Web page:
The Benardouts are back !!!
It may possibly be of interest to learn how I was received during my 5 days in Tarazona at the beginning of August, 2014. Perhaps an effective way of summarising it is to compare this visit to one to Salonika in October, 2013, - (where I visited with the same family-research objective but with absolutely no results). In Salonika there was no interest in Jewish history and seems never to have been any since the Second World War - The Greek sleeps through the night whilst the City's synagogue burns.

But in Tarazona, (with all due modesty), I was received almost like the Prodigal Son. As mentioned elsewhere, a contact had been established a few years ago with a local archeological professor who has been the leading light for the research and recording of the Jewish presence in the Town 700 years before. By the way, he had very kindly, and perhaps surprisingly, downloaded this site's original chapter on Tarazona to his own local web-site, - not translated, true, but something since it puts our Family back on their Map.

Javier Bona Lopez has been exchanging e-mails ever since, pointing out published material and reacting very positively to my own growing interest. He called at the Hotel within a couple of hours of my arrival there, laid out a programme for visiting and a few events which were incidentally to be held during the short period of my stay. In fact, he was the complete guide, arranging for a Heraldo de Aragon newspaper Article and a video shown by the local TV station : Un judio Israeli visita Tarazona en busca de informacion sobre antepasados sefardies.

I now watch the MoncayoTV videos weekly and try to follow what they say and how they said it with some care, trying to keep abreast. Although they surely have at both the back and the front of their minds the importance of Tourism to the Town, I could sense their genuine intellectual excitement, just as I myself felt it, and a mild pleasure at the visit's seeming to justify their own retorno policy and beliefs that we are or can still be a part of the Spanish People.

With Benardout aplomb, - which has never previously been noticed in this family member, - I seem to have been the right person in the right place at the right time.

Whilst not pleading anyone's case here, (since personally I see no point to dual nationality), one tries to understand how they see the Returning Jew. As to the very recent (2015) amendments to current Spanish Law offering Sefardim a much easier route to dual nationality, one could wickedly argue that the system for applying for citizenship and the conditions for granting it could become counter-productive, onerous and ultimately not at all attractive to those seeking the second passport. I am a cynic perhaps but also a lawyer for 60 years, and I can see the snags from a mile away !

Although this is only a narrow (and perhaps mainly fiscal) aspect of the Spanish Government's policy, since anyone can apply for Spanish citizenship today although under even more stringent conditions, it seems to me that the Morisco Lobby must inevitably put its oar in and present Spain with a much larger challenge with today's threatening atmosphere from Muslim extremism, and at a time when the whole of Europe is being brought face to face with the hundreds of thousands of refugees from North Africa and the Middle East.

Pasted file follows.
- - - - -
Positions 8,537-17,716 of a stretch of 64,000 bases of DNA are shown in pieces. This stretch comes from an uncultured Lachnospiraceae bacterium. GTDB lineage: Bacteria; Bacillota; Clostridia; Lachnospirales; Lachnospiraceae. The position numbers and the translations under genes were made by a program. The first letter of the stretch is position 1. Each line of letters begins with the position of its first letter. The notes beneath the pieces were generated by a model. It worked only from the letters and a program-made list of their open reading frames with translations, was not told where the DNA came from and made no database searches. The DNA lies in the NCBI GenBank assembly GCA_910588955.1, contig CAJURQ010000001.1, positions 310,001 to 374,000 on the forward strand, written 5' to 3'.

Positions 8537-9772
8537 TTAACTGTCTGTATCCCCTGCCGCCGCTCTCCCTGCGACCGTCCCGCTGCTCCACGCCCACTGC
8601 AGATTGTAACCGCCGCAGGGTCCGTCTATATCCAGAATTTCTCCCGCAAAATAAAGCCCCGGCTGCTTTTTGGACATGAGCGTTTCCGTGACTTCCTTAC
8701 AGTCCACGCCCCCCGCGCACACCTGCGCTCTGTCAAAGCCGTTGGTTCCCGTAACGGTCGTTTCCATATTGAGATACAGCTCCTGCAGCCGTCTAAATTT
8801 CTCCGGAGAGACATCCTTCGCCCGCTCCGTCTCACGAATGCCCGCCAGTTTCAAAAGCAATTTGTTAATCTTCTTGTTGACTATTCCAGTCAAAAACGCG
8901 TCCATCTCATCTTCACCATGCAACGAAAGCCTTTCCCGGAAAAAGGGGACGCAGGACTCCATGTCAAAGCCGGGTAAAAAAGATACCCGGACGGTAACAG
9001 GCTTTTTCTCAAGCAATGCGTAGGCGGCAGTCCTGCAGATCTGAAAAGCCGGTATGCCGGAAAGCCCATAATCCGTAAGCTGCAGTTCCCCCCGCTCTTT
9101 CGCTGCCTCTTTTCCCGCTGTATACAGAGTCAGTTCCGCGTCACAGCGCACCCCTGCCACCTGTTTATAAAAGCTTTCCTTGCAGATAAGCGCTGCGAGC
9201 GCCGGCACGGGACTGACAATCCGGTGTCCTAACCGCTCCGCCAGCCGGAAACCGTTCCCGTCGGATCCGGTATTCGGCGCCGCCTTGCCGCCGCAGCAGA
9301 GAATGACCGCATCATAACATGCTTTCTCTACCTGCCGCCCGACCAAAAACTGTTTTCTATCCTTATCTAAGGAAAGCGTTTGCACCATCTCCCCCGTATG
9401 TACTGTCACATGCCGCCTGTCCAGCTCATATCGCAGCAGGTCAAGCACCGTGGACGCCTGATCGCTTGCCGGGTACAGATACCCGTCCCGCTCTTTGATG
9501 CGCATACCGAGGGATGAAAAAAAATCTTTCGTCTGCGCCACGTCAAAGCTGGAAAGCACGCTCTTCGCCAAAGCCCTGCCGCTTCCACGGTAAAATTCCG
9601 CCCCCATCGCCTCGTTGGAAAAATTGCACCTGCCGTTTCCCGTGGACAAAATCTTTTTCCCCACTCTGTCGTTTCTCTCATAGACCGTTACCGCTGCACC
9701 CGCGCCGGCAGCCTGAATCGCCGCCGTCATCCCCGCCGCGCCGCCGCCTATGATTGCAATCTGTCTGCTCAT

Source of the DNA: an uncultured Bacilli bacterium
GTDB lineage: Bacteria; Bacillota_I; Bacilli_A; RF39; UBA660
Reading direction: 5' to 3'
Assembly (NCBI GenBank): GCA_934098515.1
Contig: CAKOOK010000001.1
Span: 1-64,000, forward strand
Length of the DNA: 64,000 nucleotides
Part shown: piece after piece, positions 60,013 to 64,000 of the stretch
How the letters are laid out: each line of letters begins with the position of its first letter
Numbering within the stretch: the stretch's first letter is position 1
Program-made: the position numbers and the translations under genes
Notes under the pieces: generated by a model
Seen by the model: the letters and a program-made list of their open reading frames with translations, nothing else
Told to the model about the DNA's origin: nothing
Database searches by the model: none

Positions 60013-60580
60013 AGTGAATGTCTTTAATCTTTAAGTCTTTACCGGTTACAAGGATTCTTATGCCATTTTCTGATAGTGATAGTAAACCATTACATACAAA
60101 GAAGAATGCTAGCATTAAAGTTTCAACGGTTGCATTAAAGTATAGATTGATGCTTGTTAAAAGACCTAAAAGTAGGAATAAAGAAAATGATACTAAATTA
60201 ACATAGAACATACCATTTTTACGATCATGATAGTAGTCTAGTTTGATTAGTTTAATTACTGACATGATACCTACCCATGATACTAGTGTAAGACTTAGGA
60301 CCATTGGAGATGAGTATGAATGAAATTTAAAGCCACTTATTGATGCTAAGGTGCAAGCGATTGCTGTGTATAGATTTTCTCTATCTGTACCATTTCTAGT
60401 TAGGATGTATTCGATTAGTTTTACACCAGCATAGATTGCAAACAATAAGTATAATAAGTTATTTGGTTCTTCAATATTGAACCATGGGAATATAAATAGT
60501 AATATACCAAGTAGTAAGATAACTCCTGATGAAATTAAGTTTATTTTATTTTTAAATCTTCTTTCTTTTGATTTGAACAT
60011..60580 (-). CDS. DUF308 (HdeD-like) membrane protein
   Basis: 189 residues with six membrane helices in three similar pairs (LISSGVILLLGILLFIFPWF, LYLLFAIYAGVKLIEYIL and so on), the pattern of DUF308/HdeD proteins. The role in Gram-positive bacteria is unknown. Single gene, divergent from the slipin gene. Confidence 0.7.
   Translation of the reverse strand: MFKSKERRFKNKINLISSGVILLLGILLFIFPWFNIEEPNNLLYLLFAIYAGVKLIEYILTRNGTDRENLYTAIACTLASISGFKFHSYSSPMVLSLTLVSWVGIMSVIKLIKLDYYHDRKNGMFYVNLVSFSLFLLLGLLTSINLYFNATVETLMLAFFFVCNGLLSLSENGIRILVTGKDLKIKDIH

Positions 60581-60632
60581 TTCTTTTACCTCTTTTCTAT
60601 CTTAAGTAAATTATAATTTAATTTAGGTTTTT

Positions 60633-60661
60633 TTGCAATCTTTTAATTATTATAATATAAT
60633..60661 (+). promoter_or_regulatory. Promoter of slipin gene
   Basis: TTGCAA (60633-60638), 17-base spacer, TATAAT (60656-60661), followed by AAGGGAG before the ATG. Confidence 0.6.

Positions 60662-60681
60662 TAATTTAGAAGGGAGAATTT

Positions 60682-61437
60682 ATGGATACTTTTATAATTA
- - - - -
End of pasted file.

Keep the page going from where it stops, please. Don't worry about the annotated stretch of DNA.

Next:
As another example of its attempted even-handedness, it was recently announced that Spain would train several hundred Iraqi soldiers for service against the Jihadists.

During a musical concert I attended one evening in the Juderia and where I was introduced and quite warmly received as being a "Returning Jew from Israel ", I encountered one small indication of Spanish attitudes, (not necessarily towards Jews in general), when a local came up to me with his wife and said "Gaza ". I politely acknowledged, no more, for this was at the height of the 2014 destruction of that city. He then added "Holocaust ", turned his back and they walked away. Very much the polite Spanish style of expressing a very strong opinion.

On one other evening a "Free Palestine " demonstration was held, - (not in my honour presumably) - held cautiously opposite the police station, with about 100 attending, several of them clearly Muslims themselves. It was not particularly noisy, didn't draw in a crowd from passers-by and was demonstrably democratic.

As against this, several people made less than polite remarks about Israel's neighbours when learning where we were from, - which we were always asked with favourable reaction in the main. Balance in everything - the Spanish way.

Whilst I do not see this as having direct relevance to our subject by the way, the Resolution adopted by the Spanish Parliament (November, 2014), that the Palestinian Authority be recognized as a State, seems only to clarify the Spanish style.

If you go through Motis's second volume, - the one with the detailed Notarial sources, - 1,575 validated documents, - you can find the family name there some 20 or so times. All this really meant was that we had a little property for taxation purposes in those days, and of course owed some people money , - Plus ca change - plus c'est la meme chose !

The very first Protocol Motis deals with at all (12th June, 1300) does not relate to us - alas - but to King James I's permission for a Jewish Doctor of the de Portella family to return to the town, the once all-powerful Moshe de Portella having been murdered and his immediate family expelled to neighbouring Borja some ten years previously. The de Portella family is regarded to this day as a major presence in the Town's Middle Ages history.